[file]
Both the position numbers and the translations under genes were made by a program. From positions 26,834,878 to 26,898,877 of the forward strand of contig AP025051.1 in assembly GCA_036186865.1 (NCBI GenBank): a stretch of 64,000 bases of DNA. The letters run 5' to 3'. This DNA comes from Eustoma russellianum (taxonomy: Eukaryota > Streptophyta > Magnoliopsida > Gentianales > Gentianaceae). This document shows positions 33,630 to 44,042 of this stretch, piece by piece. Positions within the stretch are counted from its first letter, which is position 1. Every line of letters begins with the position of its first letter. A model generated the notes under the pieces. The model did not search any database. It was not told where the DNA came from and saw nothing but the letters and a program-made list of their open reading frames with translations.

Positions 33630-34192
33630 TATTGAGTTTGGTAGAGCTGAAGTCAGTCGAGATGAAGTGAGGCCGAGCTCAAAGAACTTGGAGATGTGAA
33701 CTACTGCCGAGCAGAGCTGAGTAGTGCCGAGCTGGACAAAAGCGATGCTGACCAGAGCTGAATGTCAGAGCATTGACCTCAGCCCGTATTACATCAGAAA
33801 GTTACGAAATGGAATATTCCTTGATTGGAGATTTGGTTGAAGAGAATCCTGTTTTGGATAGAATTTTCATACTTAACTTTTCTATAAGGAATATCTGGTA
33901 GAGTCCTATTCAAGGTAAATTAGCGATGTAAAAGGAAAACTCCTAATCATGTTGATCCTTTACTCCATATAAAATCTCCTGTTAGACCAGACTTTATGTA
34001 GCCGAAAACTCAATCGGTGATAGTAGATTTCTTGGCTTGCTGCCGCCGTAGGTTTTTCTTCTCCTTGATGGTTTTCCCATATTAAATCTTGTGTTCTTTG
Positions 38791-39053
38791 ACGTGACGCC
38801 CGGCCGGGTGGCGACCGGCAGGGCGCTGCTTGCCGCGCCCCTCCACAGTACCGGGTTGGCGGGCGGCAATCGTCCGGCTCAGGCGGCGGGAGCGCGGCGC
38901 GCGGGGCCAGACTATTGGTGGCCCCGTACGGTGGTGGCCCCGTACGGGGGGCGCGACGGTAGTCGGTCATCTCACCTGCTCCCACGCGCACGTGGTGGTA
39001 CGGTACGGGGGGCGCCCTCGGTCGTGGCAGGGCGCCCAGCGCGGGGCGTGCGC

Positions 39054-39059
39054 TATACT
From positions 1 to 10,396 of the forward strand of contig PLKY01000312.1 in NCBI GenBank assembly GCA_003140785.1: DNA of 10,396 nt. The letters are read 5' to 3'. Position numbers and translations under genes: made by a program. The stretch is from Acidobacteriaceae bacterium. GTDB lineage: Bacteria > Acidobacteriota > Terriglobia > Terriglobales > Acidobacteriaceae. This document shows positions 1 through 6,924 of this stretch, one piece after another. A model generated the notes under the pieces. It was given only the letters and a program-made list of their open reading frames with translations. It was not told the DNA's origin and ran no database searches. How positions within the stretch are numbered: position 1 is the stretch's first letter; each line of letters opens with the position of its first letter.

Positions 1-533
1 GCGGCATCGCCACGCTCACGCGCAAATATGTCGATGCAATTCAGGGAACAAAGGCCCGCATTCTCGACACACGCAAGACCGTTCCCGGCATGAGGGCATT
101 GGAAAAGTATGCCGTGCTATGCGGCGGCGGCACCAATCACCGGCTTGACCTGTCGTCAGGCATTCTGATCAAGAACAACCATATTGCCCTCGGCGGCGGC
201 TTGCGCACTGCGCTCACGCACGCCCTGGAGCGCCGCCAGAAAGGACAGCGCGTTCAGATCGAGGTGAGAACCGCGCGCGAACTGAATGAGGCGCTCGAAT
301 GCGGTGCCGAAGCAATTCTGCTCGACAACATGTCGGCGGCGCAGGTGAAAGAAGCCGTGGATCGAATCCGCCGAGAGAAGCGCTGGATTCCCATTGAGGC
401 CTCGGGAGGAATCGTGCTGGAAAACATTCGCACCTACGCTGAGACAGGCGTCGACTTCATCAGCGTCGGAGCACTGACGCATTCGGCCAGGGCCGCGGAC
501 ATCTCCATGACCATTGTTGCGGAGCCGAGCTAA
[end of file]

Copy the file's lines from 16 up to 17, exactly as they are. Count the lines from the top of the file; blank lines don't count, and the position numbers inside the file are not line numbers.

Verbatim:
Positions 1-533
1 GCGGCATCGCCACGCTCACGCGCAAATATGTCGATGCAATTCAGGGAACAAAGGCCCGCATTCTCGACACACGCAAGACCGTTCCCGGCATGAGGGCATT